Cougs offer Mouton

<b>WASHINGTON STATE has made significant recruiting inroads in the state of Texas -- but their bread and butter will always be the Northwest and California athlete. Out of the 12 known offers extended by the Cougs for the class of 2006, half are to Californians -- including an athletic safety who brings the lumber, Jonas Mouton. His versatility also means he could play a number of positions at the next level.

Jonas Mouton (6-2, 208) has received his fifth offer this recruiting season, the latest being from Washington State. The Venice, Calif., safety recently called up coach Kelly Skipper.

"He's a nice guy," said Mouton. "I had a chance last year to talk to him when he was down here for our seniors. He seems like he really knows his football. I might trip there, I'm not sure yet."

In addition to the Cougs, the All-City, All-State and Defensive Player of the Western League from Venice High holds offers from Arizona, Nebraska, Ole Miss and Mississippi State. He's seeing interest from the rest of the Pac-10 and LSU, Tennessee and Auburn. Mouton said everyone is even and going out of state is not a factor.

"I'm hearing from a lot of different schools," he said.

Not a surprise considering the junior tape he sent out that was culled from a junior season in which he had 87 tackles, 5INTs and 3 sacks on defense, while scoring 12 TDs on the other side of the ball with 30-plus receptions for 620 yards and 40 carries for 375 yards.

Some schools are recruiting Mouton on offense as an athlete but WSU is looking at him on defense. For his part, Mouton said he'd like to play strong or free safety but is open to whatever position is best for him and the team.

Factoring into his decision will be the potential for earning early playing time, but he's also desirous to have an accomplished player at his position, one he can learn from.

"I play a lot of positions now so it would be nice to know the situation," said Mouton. "I'd like to play strong or free safety, so how many people they have there, if they're recruiting a lot to that position."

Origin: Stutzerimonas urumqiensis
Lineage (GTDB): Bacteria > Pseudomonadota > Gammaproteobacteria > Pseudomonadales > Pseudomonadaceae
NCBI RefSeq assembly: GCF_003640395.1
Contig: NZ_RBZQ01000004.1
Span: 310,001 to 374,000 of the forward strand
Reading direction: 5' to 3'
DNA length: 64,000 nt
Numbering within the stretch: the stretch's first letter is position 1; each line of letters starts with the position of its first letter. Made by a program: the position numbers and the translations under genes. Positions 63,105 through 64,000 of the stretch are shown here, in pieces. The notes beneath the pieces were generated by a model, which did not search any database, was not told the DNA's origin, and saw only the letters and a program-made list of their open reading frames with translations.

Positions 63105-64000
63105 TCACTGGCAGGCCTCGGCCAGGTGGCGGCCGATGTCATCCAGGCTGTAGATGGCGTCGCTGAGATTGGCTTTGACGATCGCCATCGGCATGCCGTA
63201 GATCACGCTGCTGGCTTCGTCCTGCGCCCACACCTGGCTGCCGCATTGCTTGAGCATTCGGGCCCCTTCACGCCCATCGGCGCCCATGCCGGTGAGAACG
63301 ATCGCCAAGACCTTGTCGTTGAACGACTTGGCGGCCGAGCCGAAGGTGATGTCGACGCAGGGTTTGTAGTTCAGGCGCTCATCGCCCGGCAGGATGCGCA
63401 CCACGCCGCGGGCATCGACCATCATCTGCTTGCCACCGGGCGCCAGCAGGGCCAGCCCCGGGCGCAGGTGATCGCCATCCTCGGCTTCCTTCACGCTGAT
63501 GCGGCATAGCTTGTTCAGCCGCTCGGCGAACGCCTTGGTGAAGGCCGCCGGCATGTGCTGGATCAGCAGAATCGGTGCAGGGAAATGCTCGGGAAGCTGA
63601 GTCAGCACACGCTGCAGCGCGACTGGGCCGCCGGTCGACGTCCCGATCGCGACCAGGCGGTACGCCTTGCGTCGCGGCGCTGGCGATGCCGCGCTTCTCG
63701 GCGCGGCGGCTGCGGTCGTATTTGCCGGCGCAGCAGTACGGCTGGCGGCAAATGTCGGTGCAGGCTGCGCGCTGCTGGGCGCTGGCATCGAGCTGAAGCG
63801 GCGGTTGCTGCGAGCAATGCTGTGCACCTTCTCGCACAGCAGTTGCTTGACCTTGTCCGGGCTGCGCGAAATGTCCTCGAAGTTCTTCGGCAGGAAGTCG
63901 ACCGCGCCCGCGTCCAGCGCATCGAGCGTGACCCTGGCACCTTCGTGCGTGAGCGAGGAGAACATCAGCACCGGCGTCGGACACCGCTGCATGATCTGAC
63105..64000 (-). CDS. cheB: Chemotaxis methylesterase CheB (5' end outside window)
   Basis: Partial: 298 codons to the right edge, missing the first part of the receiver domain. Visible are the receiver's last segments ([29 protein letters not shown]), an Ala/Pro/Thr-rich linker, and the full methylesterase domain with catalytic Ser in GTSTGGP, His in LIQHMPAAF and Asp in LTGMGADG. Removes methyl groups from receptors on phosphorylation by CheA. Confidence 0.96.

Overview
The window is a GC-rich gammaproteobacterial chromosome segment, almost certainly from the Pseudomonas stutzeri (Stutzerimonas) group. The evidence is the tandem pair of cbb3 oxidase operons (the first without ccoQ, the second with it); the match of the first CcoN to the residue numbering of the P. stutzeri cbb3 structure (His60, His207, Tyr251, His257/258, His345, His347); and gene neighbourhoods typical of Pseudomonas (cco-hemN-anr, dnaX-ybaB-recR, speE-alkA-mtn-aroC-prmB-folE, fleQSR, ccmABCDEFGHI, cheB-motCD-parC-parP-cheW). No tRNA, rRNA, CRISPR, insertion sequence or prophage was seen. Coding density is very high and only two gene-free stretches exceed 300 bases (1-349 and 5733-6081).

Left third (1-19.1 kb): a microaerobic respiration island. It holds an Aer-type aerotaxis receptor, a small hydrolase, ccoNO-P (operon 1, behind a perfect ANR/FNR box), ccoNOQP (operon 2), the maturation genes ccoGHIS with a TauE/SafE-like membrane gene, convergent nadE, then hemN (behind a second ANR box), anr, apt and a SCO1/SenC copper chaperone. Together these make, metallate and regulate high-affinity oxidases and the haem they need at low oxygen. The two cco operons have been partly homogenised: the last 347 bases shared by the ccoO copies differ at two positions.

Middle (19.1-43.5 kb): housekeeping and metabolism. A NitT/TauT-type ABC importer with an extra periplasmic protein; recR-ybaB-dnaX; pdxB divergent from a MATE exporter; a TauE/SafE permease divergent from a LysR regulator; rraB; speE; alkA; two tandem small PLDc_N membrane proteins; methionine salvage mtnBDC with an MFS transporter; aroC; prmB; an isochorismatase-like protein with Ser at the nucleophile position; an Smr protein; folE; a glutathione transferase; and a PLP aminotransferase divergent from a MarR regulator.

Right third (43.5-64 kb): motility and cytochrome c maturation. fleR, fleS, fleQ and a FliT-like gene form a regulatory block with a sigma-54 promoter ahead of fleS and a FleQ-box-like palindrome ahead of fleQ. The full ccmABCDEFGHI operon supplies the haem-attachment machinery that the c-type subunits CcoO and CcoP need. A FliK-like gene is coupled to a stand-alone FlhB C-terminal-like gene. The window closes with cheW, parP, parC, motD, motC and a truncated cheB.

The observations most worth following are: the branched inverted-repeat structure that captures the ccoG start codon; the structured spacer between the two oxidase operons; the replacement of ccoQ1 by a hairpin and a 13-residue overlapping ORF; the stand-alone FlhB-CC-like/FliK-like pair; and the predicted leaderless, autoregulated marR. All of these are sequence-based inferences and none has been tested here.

"But I also want a guy that's already there (at my position), someone who can help show me the way... maybe a senior who's getting ready to go to "The League". Because if I go out of state, it's just going to be me."

In a position coach, communication and honesty are what's most important, he said.

"I want to play for a guy who's straight up," he said. "If I'm playing terrible, I want him to come up to me and tell me, 'You're playing terrible'. But someone who'll tell me what I'm doing wrong and coach me. Honesty. And just show me how to do it right. I don't want a coach who would just say 'get your stuff together' and leave it at that."

Just as recruiting is a year round pursuit, so is training. A couple days after his football season ended, Mouton was back in the weight room full tilt, getting ready for his senior football season and preparing for track.

In between competing in the long jump, 200, 400 and 4x100, he hopes to attend junior days at Tennessee and Nebraska this spring. Last year, Mouton clocked a 50-flat in the 400 and a 40 time in the low 4.5 range. He said he's looking forward to putting up a career best in the 40 by summer's end.

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